Our series of patients included children diagnosed before DNA tests were available and in one case analysis was performed on DNA extracted with parental consent from a stored neonatal blood spot card. In 12 cases, blood samples had been taken during life and DNA stored in anticipation of future tests becoming available.
We observed an overall frequency of 88.5% for deletions within the SMN gene compared with 95% in previous reports. Of 17 probands with type I SMA, 16 were homozygously deleted for exons 7 and 8 of SMN and the remaining patient was deleted for exon 8 only. Of the nine probands with type II and III SMA, seven had homozygous deletions of exons 7 and 8 of SMN. The frequency of deletions within the NAIP gene was 82% in type I and 44% in types II and III compared with previously reported frequencies of 67% and 42%, respectively.14Discrepancies between observed and reported figures may be a result of our small sample size. The sensitivity of DNA deletion tests in confirming the diagnosis of SMA compares favourably with that of muscle biopsy (16 of 21) and EMG (15 of 22). Of four cases of SMA in our series diagnosed since 1995, only one has undergone a muscle biopsy; one was diagnosed on EMG and DNA analysis and two have been diagnosed on DNA analysis alone. The specificity of DNA testing is reflected in reported figures of < 1% of unaffected relatives with homozygous deletions of SMN and 2–3% of non-SMN chromosomes having deletions of NAIP.14 18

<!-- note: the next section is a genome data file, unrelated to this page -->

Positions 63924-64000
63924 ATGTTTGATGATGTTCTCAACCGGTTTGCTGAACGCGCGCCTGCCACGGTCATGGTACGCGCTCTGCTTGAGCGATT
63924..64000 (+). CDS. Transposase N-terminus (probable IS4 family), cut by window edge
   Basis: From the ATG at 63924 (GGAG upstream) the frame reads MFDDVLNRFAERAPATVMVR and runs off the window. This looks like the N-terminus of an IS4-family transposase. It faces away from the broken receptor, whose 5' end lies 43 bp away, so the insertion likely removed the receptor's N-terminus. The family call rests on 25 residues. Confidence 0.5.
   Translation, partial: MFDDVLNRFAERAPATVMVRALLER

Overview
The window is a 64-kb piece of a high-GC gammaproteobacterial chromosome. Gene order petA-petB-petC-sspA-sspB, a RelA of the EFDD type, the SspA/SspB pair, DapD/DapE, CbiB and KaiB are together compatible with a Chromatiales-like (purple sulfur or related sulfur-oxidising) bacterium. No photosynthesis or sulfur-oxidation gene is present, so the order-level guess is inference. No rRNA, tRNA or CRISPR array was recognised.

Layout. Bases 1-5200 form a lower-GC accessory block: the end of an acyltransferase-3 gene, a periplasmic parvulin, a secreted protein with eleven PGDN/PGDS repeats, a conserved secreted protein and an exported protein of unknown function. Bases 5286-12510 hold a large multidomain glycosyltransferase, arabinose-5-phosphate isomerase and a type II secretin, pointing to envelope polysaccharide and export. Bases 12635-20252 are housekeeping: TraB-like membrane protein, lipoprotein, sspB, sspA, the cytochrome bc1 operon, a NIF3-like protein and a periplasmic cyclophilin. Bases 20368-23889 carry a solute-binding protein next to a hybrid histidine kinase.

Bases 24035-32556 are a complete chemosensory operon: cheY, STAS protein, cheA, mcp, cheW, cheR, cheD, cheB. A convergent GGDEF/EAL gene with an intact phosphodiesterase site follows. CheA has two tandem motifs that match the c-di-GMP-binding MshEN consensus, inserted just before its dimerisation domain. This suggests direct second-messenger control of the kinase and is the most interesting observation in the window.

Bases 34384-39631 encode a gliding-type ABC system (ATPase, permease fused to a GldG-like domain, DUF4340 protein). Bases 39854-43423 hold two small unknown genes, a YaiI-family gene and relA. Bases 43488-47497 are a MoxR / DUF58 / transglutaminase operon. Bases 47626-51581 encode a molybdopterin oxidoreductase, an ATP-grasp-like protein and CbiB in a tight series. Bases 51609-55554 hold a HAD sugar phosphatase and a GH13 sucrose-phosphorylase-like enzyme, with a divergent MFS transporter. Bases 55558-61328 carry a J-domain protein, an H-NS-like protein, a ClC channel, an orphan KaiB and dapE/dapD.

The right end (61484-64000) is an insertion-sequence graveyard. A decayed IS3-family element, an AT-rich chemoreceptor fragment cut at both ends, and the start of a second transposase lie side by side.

DNA analysis is particularly useful in confirming the diagnosis of SMA in cases with atypical clinical features or atypical results on muscle biopsy or EMG. Severe neonatal SMA with diaphragmatic paralysis has been reported in two siblings discordant for DNA markers flanking the SMA locus, suggesting that this form of SMA maps outside the 5q11.2–q13.3 region.29 In our series of patients, there were two babies with neonatal onset of severe SMA with early respiratory problems who died at 8 and 10 weeks. The muscle biopsy in both was not typical of SMA, but was thought to be compatible with the diagnosis when the early timing of the investigations was taken into account. Both patients had EMGs showing active denervation, consistent with SMA. Subsequent analysis of DNA in both cases revealed homozygous deletions of exons 7 and 8 of SMN, confirming the diagnosis and the validity of a prenatal test that had been performed by linkage analysis in one of the families. Both patients were also homozygously deleted for exon 5 of NAIP, which is compatible with their severe phenotype.